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The Bedford Boys: One American Town's Ultimate D-day Sacrifice Audio CD – Unabridged, April 30, 2004


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Product Details

  • Audio CD
  • Publisher: Chivers Sound Library; Unabridged edition (April 30, 2004)
  • Language: English
  • ISBN-10: 0792732073
  • ISBN-13: 978-0792732075
  • Product Dimensions: 1.5 x 7.2 x 6.2 inches
  • Shipping Weight: 12 ounces
  • Average Customer Review: 4.6 out of 5 stars  See all reviews (106 customer reviews)
  • Amazon Best Sellers Rank: #3,523,860 in Books (See Top 100 in Books)

Editorial Reviews

From Publishers Weekly

This accessible and moving group biography portrays the men of Company A, 116th Infantry Regiment, 29th Infantry Division, who were part of the first wave at Omaha Beach in WWII. Initially, 103 of them left the small town of Bedford, Va.-now the site of the national D-Day memorial-when the local National Guard was called up in 1940; 34 were still with the company on D-Day. Of these, 19 died in a matter of minutes and three more perished in the Normandy campaign. Men lost ranged from the company commander, Captain Taylor N. Fellers, from a wealthy Bedford family, to Frank Draper Jr., a fine athlete and soldier from the wrong side of the tracks. Long-time National Guardsman John Wilkes died as the company's top sergeant, while Earl Parker left behind a daughter he never saw. Both Holback brothers and Ray Stevens died, while Ray's twin Roy Stevens was one of the handful of survivors. Kershaw (Jack London) includes combat sequences that give a vivid private's- eye view of the particular hell that was Omaha Beach, while one of the most moving portions of the book is the simultaneous arrival in Bedford of nine "We regret to inform you..." telegrams. A capsule history of Bedford before the war, its role as part of the home front during it and its current place as (controversial) memorial site are all covered, but the book's central focus is on the town where a good many survivors remain whose memories have not faded and whose emotional wounds have not healed.
Copyright 2003 Reed Business Information, Inc. --This text refers to an out of print or unavailable edition of this title.

From Booklist

On June 6, 1944, Allied armies launched their massive invasion of Europe--D-Day, in other words. Among the thousands of soldiers headed for France were 34 men from the town of Bedford, Virginia, aboard Empire Javelin, a British troopship. Nineteen of them were killed in the first minutes of combat, when their landing craft dropped them into the water off Normandy. Two more were killed later in the day from gunshot wounds. No other town in the U.S. endured a greater one-day loss. Kershaw's book is more than just another war story; here is an in-depth account of this blue-collar town and its 3,000 people. The soldiers included three sets of brothers, a pool-hall hustler, husbands, farmers, and a couple of "highly successful Lotharios." Kershaw describes in painful detail how the next of kin were notified of the soldiers' deaths via Western Union telegrams and how the news devastated their lives. Drawing on interviews with survivors and relatives, newspaper clippings, letters, and diaries, Kershaw has chronicled one community's great sacrifice. George Cohen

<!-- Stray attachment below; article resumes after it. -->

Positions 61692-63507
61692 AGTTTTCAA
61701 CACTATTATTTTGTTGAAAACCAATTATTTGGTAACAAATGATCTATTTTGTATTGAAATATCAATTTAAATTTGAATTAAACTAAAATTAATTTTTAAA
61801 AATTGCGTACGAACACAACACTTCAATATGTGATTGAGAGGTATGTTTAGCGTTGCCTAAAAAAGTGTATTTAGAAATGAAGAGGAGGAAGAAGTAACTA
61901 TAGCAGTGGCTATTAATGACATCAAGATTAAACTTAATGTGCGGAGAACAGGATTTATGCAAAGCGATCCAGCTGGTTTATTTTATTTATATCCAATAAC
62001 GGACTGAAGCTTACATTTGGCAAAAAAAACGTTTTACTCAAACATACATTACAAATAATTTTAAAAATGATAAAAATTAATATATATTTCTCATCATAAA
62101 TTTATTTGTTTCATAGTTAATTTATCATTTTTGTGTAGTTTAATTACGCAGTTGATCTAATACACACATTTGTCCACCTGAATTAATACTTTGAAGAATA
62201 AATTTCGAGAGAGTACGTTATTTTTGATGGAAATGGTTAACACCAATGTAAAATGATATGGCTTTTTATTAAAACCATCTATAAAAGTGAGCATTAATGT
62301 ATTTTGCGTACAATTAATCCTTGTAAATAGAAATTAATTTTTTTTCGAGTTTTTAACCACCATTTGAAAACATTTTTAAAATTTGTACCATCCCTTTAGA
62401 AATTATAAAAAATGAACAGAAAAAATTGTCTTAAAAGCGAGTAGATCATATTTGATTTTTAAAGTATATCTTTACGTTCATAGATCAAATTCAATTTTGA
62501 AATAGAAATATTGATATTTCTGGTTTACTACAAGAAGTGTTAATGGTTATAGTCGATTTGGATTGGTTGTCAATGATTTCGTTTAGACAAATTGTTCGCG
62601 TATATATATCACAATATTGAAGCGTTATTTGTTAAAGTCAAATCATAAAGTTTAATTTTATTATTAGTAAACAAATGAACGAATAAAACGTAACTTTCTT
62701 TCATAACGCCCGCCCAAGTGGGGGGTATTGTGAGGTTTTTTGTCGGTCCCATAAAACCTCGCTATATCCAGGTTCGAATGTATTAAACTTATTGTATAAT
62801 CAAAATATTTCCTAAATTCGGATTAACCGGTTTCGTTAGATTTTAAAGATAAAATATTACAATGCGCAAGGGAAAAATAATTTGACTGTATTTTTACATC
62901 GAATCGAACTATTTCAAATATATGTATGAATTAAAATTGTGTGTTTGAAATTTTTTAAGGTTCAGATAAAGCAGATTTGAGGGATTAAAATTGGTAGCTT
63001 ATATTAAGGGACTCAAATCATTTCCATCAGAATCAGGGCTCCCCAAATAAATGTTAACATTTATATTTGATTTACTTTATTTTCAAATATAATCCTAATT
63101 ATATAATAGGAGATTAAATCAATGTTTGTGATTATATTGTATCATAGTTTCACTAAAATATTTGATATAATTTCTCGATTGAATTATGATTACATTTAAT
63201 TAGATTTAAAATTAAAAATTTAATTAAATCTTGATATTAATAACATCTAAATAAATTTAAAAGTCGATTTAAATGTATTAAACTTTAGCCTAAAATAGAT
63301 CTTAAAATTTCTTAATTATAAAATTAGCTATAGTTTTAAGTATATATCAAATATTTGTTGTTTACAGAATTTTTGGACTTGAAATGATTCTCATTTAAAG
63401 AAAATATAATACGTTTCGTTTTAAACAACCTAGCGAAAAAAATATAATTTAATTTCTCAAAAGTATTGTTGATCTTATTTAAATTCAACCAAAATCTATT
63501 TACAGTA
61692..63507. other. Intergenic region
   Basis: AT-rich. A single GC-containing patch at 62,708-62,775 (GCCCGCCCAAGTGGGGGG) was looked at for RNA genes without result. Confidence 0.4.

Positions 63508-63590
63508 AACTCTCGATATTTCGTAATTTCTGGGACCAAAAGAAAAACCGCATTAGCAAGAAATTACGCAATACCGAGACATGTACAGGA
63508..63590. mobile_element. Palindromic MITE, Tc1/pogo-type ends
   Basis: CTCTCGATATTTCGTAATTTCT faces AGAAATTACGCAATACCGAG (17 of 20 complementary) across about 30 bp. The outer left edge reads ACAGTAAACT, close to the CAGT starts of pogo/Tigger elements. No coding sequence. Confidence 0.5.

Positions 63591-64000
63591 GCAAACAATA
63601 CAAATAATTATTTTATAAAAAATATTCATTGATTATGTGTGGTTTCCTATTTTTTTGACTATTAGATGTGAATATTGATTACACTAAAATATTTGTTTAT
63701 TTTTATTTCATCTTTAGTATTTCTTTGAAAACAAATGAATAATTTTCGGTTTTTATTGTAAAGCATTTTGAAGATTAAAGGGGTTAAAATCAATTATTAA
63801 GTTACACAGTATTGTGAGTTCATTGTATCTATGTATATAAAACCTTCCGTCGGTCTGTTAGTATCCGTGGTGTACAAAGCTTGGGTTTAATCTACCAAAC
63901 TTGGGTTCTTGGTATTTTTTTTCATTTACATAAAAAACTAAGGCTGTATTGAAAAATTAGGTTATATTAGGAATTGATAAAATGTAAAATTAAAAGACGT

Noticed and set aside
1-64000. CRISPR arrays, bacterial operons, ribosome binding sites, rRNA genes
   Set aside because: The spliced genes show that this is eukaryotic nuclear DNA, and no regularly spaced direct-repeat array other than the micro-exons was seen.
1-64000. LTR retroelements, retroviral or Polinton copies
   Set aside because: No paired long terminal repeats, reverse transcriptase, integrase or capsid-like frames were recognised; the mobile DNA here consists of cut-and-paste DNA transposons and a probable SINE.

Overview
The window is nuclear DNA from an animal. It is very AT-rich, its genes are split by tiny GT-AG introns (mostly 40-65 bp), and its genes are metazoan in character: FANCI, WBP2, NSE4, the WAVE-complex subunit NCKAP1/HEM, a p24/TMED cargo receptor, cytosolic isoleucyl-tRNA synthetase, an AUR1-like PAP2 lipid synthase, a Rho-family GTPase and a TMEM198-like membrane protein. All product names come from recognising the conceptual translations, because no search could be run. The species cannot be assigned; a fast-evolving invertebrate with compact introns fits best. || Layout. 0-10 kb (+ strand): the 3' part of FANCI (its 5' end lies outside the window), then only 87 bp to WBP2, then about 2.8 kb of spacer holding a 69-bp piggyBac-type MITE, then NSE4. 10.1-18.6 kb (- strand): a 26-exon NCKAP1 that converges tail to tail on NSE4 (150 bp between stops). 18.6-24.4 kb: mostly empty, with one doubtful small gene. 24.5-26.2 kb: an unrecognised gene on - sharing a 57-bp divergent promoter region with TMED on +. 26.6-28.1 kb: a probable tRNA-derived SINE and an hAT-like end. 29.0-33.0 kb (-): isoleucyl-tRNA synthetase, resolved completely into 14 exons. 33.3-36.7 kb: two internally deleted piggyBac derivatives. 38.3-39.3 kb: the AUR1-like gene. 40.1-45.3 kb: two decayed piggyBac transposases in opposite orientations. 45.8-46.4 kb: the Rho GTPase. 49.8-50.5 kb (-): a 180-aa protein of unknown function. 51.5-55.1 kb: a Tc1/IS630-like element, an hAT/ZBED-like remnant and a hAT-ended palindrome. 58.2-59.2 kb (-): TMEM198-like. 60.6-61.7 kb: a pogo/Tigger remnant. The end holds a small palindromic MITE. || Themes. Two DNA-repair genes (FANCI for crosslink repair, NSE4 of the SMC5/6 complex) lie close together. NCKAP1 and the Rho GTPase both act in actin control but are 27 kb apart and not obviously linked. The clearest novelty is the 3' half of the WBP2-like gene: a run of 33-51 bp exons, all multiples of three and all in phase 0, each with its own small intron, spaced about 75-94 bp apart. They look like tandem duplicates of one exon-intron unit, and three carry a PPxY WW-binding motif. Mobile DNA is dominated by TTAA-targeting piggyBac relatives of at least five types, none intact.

Copyright © American Library Association. All rights reserved --This text refers to an out of print or unavailable edition of this title.

More About the Author

Alex Kershaw is the New York Times best-selling author of several popular WW11 titles. He is a British born journalist.

Please visit alexkershaw.com for his full bio and some great web-sites devoted to his books. He would be happy to answer any questions and sign books and help in any other way.

You can also catch up with him and his work at his facebook page - alex kershaw, author's page.

He blogs at www.alexkershawauthor.com and provides video/images/posts on facebook.



THE LIBERATOR Q&A

What inspired you to write the book?